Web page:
|This article does not cite any references or sources. (September 2012)|
|Studio album by Chumbawamba|
|Released||June 18, 2002|
|Genre||Anarcho punk, hard rock|
Universal Records/Republic Records (US)
|The Rolling Stone Album Guide||link|
Readymades is tenth studio album by Chumbawamba. It continues the eclectic mix of techno, rock and folk of their former albums, albeit to a less ambitious scale than WYSIWYG. It also features vocal samples from contemporary and traditional folk artists, some of whom Chumbawamba would go on to work with in the future.
A special version of the album, Readymades And Then Some was released in 2003. It came with bonus track–peace anthem "Jacob's Ladder (Not in My Name)" and a bonus DVD.
The album's title refers to the use of everyday objects as art by Marcel Duchamp.
The album's artwork pays a homage to the I Have Nothing to Say And I'm Saying It poster designed by Alan Fletcher, which was in turn a self-portrait of German Dadaist John Heartfield (born Helmut Herzfelde).
All tracks written, arranged and produced by Chumbawamba, except where noted.
|1||"Salt Fare, North Sea"||4:28||Lal Waterson & Olly Knight ("Salt fare, north sea"), from their song "Some Old Salty"|
|2||"Jacob's Ladder"||2:52||Harry Cox's vocals from the song "The Pretty Ploughboy" the album A Century of Song ("And they sent him down into the war to be slain, be slain... / And they sent him down into the war to be slain.")
Guitar from Davey Graham's song "Anji"
|"(Not in My Name)" version released as single; Written by Chumbawamba & Davey Graham|
|3||"All in Vain"||4:15||Janet Russell ("I wish, I wish, but it's all in vain...")|
|4||"Home with Me"||3:56||Originally used a sample of the opening line of Elliott Smith's song Say Yes: "I'm in love with the world". The band couldn't secure the rights, and replaced the sample with themselves singing "Your world, my world".|
|5||"If It Is to Be, It Is Up to Me"||4:42||Coope, Boyes & Simpson, lyrics ("And as we sail, blows wild the gale") from the poem "Bound for Van Diemen's Island" by Jock Purdon|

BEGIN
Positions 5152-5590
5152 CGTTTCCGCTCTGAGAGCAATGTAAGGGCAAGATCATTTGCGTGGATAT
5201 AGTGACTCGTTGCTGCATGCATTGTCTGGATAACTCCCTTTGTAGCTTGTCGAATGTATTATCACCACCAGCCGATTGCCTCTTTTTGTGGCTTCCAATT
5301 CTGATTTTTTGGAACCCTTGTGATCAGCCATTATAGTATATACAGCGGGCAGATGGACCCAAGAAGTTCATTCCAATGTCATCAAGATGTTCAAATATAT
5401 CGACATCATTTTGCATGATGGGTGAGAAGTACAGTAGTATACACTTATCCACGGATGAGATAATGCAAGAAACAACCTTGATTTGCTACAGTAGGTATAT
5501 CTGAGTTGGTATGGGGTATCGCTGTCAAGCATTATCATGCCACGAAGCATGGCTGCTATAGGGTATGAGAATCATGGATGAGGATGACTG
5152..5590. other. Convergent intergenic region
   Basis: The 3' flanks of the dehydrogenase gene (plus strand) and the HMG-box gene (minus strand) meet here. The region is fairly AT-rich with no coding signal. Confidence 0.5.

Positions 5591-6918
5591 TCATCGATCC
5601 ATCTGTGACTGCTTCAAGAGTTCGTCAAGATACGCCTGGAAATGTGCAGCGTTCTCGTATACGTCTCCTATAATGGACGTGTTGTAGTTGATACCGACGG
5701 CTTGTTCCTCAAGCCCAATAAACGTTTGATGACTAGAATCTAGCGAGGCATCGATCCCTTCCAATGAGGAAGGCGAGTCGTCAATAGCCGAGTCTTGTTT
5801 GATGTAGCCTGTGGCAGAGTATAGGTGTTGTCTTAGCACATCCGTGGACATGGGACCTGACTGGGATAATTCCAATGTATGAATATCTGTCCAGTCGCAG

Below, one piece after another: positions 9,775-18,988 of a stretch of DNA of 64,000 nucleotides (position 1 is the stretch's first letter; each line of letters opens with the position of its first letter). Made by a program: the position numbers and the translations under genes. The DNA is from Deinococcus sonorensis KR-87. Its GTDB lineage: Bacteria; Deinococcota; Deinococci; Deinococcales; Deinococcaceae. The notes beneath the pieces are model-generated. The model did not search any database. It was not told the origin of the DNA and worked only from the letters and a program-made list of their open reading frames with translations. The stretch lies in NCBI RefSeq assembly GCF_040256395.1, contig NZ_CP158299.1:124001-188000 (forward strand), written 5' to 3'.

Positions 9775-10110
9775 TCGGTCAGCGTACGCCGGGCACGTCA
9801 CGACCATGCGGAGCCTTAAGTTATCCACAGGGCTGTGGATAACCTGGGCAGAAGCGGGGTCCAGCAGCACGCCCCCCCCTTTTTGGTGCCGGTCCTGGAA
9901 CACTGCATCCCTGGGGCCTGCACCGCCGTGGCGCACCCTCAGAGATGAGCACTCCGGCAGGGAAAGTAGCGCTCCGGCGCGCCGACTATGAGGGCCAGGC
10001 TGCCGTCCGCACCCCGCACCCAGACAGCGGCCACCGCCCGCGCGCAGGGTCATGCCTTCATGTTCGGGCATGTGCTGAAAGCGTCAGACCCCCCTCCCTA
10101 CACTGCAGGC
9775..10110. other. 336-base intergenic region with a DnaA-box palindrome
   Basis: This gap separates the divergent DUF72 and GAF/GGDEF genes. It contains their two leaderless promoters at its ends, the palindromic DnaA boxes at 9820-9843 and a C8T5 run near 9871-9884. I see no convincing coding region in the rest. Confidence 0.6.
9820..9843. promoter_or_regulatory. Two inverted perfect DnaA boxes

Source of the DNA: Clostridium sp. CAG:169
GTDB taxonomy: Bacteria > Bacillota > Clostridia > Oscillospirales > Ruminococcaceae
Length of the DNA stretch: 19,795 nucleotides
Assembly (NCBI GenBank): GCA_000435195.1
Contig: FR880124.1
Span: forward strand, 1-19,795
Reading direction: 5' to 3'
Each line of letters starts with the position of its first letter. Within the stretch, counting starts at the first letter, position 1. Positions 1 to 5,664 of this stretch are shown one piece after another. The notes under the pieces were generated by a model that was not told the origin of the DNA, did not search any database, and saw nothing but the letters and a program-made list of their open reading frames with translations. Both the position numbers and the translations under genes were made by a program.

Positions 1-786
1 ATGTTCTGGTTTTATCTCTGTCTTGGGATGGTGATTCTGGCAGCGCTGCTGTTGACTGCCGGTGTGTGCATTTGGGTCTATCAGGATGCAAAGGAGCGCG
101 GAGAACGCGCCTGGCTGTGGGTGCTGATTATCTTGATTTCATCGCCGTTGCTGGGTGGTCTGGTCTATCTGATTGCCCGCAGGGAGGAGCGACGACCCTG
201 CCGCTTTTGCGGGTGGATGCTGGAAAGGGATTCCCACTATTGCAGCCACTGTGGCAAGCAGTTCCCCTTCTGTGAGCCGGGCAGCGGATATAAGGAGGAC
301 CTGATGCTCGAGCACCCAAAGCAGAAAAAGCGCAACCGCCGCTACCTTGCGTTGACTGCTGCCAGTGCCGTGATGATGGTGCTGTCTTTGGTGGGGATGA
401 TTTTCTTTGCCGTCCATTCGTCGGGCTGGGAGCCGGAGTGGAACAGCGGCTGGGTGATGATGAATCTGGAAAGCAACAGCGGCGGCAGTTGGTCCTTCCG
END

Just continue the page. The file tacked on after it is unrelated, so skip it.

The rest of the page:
|6||"Don't Try This at Home"||4:02|
|7||"Song for Len Shackleton"||3:36||Belle Stewart||See Len Shackleton|
|8||"Without Reason or Rhyme (The Killing of Harry Stanley)"||3:45||Joe Heany
Janet Russell ("I wish, I wish, but it's all in vain...")
Spoken introduction by Jeremy Hardy
|See Harry Stanley|
|9||"Don't Pass Go"||4:18||Coope, Boyes & Simpson ("Didn't he know it was a waste of time / All stitched up by a thin blue line")|
|10||"One Way or the Other"||4:02||Dick Gaughan's song "Prisoner 562", written by Oswald Andrae ("Peace won't come by words alone")|
|11||"When I'm Bad"||4:21||Coope, Boyes & Simpson, lyrics ("They try in vain our minds to chain") from the poem "Bound for Van Diemen's Island" by Jock Purdon||Vocals by Sally Riozzi|
|12||"Sewing Up Crap"||3:45||Vocals by Michelle Plum & Abi Riozzi|
|13||"After Shelley"||4:29||Kate Rusby ("Sho lo, lu la lo, sho lo, lu la")||Written by Chumbawamba & Kate Rusby|
"When we decided to mimic Moby's sampling of traditional black American blues singers on his album Play, we turned to British folk music and its great voices. Kate Rusby, Dick Gaughan, Coope, Boyes & Simpson, Harry Cox. Our album Readymades was put together in a skewed homage to some of those voices. We half expected criticism from the folk world for messing around with the music, but found that the folk audience is assuredly open to change and diversity. Since then – even in the last four or five years – the modern folk voices and players have multiplied and expanded, folkies are looking younger and cooler and there are loads of new folk albums out every month. Good or bad, the music's often inspiring and exciting. That there's still a radical voice in folk music (and especially in its audience) makes it easy for us to write and play the way we're doing right now. Trying to be part of a radical tradition that, for us, encompasses our own histories (mostly northern working towns, The Beatles and punk rock!) and the history of rebel songs in the places we've lived." (description from here).
- Jude Abbott – Trumpet, Vocals
- Dunstan Bruce – Vocals, Bruitist sound collages
- Lou Watts – Vocals, Keyboards
- Boff – Guitar, Merz
- Neil Ferguson – Bass, Mouse
- Alice Nutter – Vocals, Propaganda
- Harry Hamer – Drums, Programming
- Danbert Nobacon – Vocals, Ukelele
- Simon Pugsley – Trombone
- Toby Greenwood – Saxophone
- Rrose Selavy – Acoustic guitar
- James Reiss – Scratching
- Richard Mutt – Tea-chest bass
- Michelle Plum (credited as Michelle Plumb), Abi Riozzi, Sally Riozzi & Janet Russell – vocals